Harry Potter and the Half-Blood Prince, by JK Rowling

hp6It’s Month 6/Book 6 of my Harry Potter hardback/paperback comparison! Half Blood Prince is one of my two favorite HP books, so I was very excited to dive into it. This is the first month where I’m reading the paperback version instead of the hardback, as it’s the first book I owned originally in hardback. It was a slightly different way of thinking – seeing how things were corrected and changed from the version I’m used to, rather than seeing what was originally there instead of the corrected version I’m used to.

Compared to Order of the Phoenix, the changes made to book #6 were very, very mild. Order of the Phoenix was INSANE in the number of changes. Half Blood Prince only had a couple very minor changes and one big change.

Be forewarned: THERE WILL BE SPOILERS HERE. It’s impossible to do this project without spoilers, so if you haven’t read Harry Potter and might do so someday, please don’t read any further!

Minor errors:

Page 100 – In the HB version, Ron says to Hermione, “And when you’ve got your eleven ‘Outstanding’ O.W.L.s…” This is wrong, because Hermione is only taking ten classes. She’s taking two different ones from Ron and Harry, but she’s also not in divination, so she’s only taking one more class than them. When I found out the HB & PB versions were different, the very first thing I did was go to the store to look up this particular mistake and make sure it was corrected in the paperback. It is. The pb version says, “And when you’ve got your ten ‘Outstanding’ O.W.L.s…

Page 103 – Same error fixed. Ron says “Yep – ten ‘Outstanding’ and one ‘Exceeds Expectations’” in the hardback, whereas it’s “Yep – nine ‘Outstanding’ and one ‘Exceeds Expectations’” in the paperback.

Page 593 – From hardback to paperback, the second instance of “of” (bolded) is removed from the following statement: Harry could smell a powerful mixture of dirt, sweat, and, unmistakeably, of blood coming from him. It’s just parallel writing error, very minor. I only caught it at all because it changed the line endings in a section where I was paying particular attention to word placement, due to page-end changes caused by the major error mentioned below.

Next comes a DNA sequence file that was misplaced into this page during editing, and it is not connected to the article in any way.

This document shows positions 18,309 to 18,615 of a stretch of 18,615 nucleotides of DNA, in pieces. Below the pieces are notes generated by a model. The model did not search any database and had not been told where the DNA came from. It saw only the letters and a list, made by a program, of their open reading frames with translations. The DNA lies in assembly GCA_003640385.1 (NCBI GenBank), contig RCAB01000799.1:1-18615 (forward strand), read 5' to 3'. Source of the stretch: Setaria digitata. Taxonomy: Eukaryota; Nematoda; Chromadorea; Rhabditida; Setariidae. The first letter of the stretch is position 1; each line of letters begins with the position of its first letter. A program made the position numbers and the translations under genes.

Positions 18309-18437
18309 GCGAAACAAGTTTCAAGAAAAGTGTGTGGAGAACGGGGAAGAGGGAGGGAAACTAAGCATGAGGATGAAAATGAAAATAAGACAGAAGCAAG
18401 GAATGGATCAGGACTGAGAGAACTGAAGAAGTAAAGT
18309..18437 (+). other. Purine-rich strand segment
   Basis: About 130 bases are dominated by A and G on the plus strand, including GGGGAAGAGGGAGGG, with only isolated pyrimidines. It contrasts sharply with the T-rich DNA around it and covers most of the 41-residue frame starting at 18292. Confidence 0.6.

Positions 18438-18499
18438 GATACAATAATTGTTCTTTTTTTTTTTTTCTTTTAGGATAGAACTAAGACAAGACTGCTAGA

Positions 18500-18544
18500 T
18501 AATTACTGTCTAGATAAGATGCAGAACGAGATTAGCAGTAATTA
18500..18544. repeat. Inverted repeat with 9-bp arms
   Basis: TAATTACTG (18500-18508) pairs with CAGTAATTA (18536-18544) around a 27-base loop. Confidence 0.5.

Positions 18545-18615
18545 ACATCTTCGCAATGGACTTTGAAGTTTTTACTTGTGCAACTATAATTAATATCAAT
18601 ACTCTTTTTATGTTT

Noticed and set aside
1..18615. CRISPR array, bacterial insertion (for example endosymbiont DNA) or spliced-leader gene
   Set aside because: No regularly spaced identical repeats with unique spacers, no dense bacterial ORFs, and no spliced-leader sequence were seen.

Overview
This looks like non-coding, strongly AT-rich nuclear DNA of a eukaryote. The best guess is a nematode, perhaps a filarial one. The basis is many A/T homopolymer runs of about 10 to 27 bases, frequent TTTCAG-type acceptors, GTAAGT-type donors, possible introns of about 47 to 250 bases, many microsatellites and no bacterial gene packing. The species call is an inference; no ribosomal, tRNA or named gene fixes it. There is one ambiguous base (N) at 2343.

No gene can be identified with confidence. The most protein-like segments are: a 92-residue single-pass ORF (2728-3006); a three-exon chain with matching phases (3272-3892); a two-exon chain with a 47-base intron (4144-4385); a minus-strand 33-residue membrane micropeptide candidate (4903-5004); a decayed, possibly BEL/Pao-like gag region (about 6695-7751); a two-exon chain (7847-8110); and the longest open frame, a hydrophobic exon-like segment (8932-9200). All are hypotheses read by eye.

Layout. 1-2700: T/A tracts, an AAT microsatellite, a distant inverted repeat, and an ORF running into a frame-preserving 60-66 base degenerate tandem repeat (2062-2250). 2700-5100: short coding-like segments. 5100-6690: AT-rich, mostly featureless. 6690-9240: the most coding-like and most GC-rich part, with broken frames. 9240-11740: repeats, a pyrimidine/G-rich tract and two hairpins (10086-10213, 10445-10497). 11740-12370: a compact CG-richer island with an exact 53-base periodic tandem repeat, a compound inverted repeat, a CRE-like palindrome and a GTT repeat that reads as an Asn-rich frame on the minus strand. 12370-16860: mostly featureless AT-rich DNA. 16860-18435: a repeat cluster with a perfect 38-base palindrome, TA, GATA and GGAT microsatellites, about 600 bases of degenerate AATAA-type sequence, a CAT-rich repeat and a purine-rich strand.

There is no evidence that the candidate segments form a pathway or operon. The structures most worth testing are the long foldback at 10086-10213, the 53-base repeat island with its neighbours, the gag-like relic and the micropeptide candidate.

Major error:

This error actually involves the removal of sections on a particular paragraph that overlaps both pages 592 and 593. I’m going to write the paragraph in full, hardback version, and bold the parts that are removed in the paperback version. This is when Dumbledore is talking to Draco Malfoy when Draco has him cornered on top of the tower.

He cannot kill you if you are already dead. Come over to the right side, Draco, and we can hide you more completely than you can possibly imagine. What is more, I can send members of the Order to your mother tonight to hide her likewise. Nobody would be surprised that you had died in your attempt to kill me – forgive me, but Lord Voldemort probably expects it. Nor would the Death Eaters be surprised that we had captured and killed your mother – it is what they would do themselves, after all. Your father is safe at the moment in Azkaban. . . . When the time comes, we can protect him too. Come over to the right side, Draco . . . you are not a killer. . . .”

Everything in bold was removed in the paperback text. From what I’ve heard, these sections were never actually supposed to appear in the text. Rowling removed them at the last minute, but they went to print in America before they were caught. If I remember correctly, the British version does not have them in there either. I can’t check – I only have a paperback British copy and I don’t know if the paperback and hardback British versions are different like they are in the American versions. Anyone with a hardback British version want to check that for me?

That’s it for Book 6! It was relatively tame compared to the last couple books. See you guys next month with my final installment of the Harry Potter hb/pb comparisons!


About Amanda

Writing. Family. Books. Crochet. Fitness. Fashion. Fun. Not necessarily in that order. Note: agender (she/her).
This entry was posted in 2008, 2009, 2010, 2012, Children's, Prose and tagged , , , , , , . Bookmark the permalink.

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